Saturday, July 21, 2018

my biggest stunt yet

I've got a burgers-and-chili-dawgs luncheon coming up on Friday the 27th. Today's a major shopping day for many of the things I'll need, but not for everything. For example, it makes no sense to buy cabbage for cole slaw right now: if I made cole slaw over the weekend, it would be wilted and nasty by Friday. Same goes for the beef patties: buying the beef right now is a bit premature: the beef needs to be fresh, so I'll likely buy it Wednesday night and cook it up late Friday morning.

I've been trying to parse out this enormous task, breaking it down into smaller tasks. I think I've solved the bread problem: I had originally wanted to bake my own buns based on a recipe I saw from Korean YouTuber Maangchi, but then I encountered these fantastic "milk buns" being sold at the grocery in the basement of my building. They're the same consistency as Maangchi's bread. I can buy the milk buns, halve them, lightly toast the insides with butter, and voilà—bread done! I still need to make the Shake Shack-style "special sauce," but I think I have most of the ingredients for that. Chili, which is a major feature of the meal, will be made this weekend. Baked beans, with chopped-up hot dog, will also be made in the next 36 hours. Slaw will have to wait until Wednesday or so. The hot dogs are the easiest part: buy them in mass quantities, then begin gently boiling them on Friday morning. They need at least two hours to get to where I want them. Hot-dog buns are a Costco thing: Costco sells large boxes of buns, and any extra buns can be bought at the local "meatateria," which sells a good bit more than regular meat. (Or I can just buy a second box of hot-dog buns from Costco.)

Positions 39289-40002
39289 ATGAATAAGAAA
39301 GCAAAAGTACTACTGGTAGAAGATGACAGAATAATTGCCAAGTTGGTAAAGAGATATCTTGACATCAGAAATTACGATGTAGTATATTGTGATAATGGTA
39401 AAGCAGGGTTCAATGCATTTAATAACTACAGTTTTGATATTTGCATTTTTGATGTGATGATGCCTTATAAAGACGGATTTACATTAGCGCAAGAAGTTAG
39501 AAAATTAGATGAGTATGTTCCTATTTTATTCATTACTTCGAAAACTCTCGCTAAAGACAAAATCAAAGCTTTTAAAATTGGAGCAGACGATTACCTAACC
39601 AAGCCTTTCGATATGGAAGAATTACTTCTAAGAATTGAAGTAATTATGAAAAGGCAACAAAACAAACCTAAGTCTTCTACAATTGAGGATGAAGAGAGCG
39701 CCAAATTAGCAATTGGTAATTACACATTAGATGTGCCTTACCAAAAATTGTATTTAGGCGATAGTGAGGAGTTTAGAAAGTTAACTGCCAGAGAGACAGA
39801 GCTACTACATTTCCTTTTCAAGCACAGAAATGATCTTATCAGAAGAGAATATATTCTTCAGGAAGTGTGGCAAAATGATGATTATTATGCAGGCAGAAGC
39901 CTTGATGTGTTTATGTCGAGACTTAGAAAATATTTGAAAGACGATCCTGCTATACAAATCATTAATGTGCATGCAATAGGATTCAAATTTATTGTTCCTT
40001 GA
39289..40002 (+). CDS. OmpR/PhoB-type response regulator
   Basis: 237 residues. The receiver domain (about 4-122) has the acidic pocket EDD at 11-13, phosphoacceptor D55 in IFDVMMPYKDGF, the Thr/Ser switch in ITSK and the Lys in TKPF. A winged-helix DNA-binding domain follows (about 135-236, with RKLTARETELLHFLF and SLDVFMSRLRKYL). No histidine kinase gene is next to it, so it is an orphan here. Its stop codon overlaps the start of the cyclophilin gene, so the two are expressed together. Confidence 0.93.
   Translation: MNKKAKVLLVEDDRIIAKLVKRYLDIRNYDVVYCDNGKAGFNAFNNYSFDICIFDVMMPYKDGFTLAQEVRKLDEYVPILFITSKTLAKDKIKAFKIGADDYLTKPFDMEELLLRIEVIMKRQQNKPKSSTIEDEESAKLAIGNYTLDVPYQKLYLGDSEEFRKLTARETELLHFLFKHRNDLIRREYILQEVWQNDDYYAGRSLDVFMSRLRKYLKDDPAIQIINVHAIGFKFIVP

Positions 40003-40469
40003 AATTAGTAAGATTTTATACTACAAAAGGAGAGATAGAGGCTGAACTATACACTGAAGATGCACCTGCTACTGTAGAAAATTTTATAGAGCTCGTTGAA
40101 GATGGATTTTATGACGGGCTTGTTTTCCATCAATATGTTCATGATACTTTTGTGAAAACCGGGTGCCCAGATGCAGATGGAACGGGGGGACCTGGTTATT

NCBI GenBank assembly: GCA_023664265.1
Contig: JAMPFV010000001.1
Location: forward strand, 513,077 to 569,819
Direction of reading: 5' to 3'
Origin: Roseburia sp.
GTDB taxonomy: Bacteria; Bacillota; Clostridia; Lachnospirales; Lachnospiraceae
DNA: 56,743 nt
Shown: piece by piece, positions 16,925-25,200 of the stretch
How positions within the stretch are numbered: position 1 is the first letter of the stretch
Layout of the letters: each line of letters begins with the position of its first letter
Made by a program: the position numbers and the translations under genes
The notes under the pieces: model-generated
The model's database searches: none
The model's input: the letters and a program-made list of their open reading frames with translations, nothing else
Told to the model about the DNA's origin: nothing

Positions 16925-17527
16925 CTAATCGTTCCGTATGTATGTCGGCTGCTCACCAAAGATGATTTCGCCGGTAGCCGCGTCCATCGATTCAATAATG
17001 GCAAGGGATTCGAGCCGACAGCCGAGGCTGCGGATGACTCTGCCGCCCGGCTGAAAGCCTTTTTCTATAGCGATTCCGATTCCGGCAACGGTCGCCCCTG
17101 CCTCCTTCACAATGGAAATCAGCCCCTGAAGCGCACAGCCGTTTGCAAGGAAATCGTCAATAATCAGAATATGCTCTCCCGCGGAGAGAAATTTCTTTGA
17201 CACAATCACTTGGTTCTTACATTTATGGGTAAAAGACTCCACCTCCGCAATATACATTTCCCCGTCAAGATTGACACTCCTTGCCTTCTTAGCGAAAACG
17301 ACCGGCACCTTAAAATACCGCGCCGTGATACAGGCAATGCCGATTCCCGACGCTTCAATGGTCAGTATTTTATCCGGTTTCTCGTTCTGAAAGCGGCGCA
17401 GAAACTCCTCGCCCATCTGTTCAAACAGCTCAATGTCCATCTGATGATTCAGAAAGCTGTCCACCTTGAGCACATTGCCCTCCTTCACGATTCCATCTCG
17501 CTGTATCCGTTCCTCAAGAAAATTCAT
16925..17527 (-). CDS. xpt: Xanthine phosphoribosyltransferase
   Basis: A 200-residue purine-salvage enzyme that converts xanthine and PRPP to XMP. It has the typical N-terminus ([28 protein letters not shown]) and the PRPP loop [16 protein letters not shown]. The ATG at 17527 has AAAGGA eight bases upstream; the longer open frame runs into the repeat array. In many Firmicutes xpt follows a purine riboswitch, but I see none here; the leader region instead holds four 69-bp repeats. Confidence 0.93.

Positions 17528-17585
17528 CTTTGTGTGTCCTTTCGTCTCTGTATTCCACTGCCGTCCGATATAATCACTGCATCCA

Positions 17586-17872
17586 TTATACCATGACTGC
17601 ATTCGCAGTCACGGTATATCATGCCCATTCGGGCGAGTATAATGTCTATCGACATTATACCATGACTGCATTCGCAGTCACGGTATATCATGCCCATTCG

For the meal, I'm offering nothing healthy:

• smash burgers (trimmings of lettuce, tomato, pickle, and onion + special sauce)
• chili dawgs
• chili bowl (dogless, burgerless chili w/cheese and jalapeños)
• corn bread (for the chili-bowl option)
• chips (potato and corn, the latter for the chili if desired)
• baked beans
• cole slaw
• corn salad

...that ought to be enough, right?

The group that's coming to the luncheon, the "ipshi team," is by far the largest team in our department: they've got fifteen people, and our R&D team has eight members. That's going to be quite a crowd. Since I already have two folding tables from Costco, we can seat twelve guests with no problem. The three remaining guests can sit at empty work stations, and we R&Ders will sit at our own work stations, too.